IIRC, in an earlier thread there was mention of all the things the plaintiffs tried before taking this to the legal system. It wasn't their immediate response.

    I had an experience that showed me in a small way the frustration of some shoppers. I don't have flash on my office computer and the only person allowed to put programs on our computers is our department PC czar - er, manager - so it will remain flash-less for the foreseeable future. Our department does cancer research - that's it, nothing else. That's what I spend all my "day job" hours working on. I was on the website of a major national cancer organization and noticed they had an interesting book for sale that I hadn't seen before, so I went to their store area to buy it - The entire store set-up was done in flash! I couldn't even see images of the book covers, much less purchase anything. I emailed them, thinking that surely they must have an alternate way of buying something, but the reply was more or less, "Sorry, that's how it is." That was awhile ago, and I'm hoping that by now they've gotten enough complaints to have changed it - I haven't been back to check.

    That's one shopping experience. If I had to put up with that regularly, I wouldn't be buying anything online.

    Demaestro




    msg:3468321
     8:09 pm on Oct 3, 2007 (gmt 0)

    Before I rant I will say I think anyone who alienates a potential customer is a fool.

    BUT....

    I find the parallel that they are trying to draw between physical access to a physical location and virtual access to a virtual location to be quite insane.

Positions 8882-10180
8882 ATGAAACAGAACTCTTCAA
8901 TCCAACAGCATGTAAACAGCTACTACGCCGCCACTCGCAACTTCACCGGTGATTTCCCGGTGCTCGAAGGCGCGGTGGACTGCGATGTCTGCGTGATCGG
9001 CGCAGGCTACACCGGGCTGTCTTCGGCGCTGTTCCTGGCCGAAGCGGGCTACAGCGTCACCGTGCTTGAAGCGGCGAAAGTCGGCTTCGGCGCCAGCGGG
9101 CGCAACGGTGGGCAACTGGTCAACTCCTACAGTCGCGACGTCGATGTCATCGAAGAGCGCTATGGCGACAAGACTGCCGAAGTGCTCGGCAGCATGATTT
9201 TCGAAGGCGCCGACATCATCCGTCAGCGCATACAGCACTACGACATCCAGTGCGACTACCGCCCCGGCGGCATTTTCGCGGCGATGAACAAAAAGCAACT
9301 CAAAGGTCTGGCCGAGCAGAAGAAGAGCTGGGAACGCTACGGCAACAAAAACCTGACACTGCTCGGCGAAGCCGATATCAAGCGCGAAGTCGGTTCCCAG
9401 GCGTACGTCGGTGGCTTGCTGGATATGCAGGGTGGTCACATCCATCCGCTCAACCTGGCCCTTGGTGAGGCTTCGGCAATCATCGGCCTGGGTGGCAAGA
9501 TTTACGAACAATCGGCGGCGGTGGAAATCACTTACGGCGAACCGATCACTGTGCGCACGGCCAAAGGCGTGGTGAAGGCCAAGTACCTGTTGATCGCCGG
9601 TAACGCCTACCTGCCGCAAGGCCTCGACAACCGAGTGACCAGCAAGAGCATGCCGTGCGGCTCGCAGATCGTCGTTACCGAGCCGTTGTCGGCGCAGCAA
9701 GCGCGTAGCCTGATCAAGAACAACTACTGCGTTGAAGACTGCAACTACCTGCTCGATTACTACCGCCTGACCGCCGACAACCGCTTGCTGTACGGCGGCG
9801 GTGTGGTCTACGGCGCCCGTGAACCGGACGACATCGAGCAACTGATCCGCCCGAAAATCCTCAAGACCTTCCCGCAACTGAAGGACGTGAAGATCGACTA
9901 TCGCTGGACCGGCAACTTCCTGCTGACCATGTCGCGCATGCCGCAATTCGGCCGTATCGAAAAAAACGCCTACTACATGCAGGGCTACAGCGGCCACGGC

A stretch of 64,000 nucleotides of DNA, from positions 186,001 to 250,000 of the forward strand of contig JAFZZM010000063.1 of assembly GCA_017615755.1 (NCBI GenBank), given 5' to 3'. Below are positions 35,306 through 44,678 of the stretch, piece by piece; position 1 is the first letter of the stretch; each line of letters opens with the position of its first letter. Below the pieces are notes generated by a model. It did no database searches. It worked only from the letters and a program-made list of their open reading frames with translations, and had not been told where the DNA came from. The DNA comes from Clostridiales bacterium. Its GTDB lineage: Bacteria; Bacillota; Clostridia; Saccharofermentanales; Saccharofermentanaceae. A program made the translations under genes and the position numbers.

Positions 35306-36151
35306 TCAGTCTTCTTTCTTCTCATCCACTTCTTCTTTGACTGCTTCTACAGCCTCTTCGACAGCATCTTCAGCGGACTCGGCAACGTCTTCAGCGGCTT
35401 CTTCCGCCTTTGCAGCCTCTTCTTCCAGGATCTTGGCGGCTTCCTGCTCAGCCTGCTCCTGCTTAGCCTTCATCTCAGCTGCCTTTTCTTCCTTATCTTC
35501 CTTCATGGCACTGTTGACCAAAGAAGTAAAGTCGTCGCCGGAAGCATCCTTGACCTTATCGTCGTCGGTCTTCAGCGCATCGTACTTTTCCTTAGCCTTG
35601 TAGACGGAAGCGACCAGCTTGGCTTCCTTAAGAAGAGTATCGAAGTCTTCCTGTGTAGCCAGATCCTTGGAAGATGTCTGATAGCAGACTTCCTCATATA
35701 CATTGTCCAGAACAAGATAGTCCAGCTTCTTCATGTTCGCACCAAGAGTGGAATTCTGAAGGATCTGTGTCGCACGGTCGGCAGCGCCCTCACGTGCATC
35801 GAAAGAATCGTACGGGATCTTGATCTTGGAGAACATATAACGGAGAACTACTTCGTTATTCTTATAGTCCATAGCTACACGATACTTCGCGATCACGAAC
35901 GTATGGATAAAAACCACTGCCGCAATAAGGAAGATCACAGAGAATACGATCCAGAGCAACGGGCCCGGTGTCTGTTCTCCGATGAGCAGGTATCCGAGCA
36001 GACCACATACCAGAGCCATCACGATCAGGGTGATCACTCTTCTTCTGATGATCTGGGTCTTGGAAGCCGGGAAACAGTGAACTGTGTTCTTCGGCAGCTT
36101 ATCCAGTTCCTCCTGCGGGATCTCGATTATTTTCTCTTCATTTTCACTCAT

The reality is they have access to the site.... If they can hit the front page then they have just accessed the site.....they just can't navigate it and possibly not be able to detect any content.

    So is the issue that they must have access? If so then we have nothing to change.

    Or is the issue that they have to be able to navigate the site? If so a statement like "....Web site is inaccessible to the blind" is not true. They need to be more diligent in pointing out the technical aspect of what is wrong with the site and not to use words like "inaccessible".

    To make a site "inaccessible" to someone based on someones vision you would need a htaccess script that could tell if the user had vision.

    If (user = blind) {raise "403Forbidden"} else {url = '/index.html'}

    Now that would make a site inaccessible to the blind.

    Instead of piggybacking off legislation that couldn't have possibly envisioned website access as part of it's purpose they should create new legislation that would outline what screen readers need to work. What disabled access means for a website. Trying to map over the terms to make sense in the web world is crazy... ask yourself what does "access" mean when talking about a web page? It is just the wrong term. As are 1000 of terms meant for the real world not the digital one.

    I know this is nit picky but we have enough of this crap where they try to put laws meant for a physical world to the digital one and expect it all to translate over and make sense.... The fact is that it doesn't and most of those laws were written before there was a web.. sometimes even before there were computers. So how can we apply them?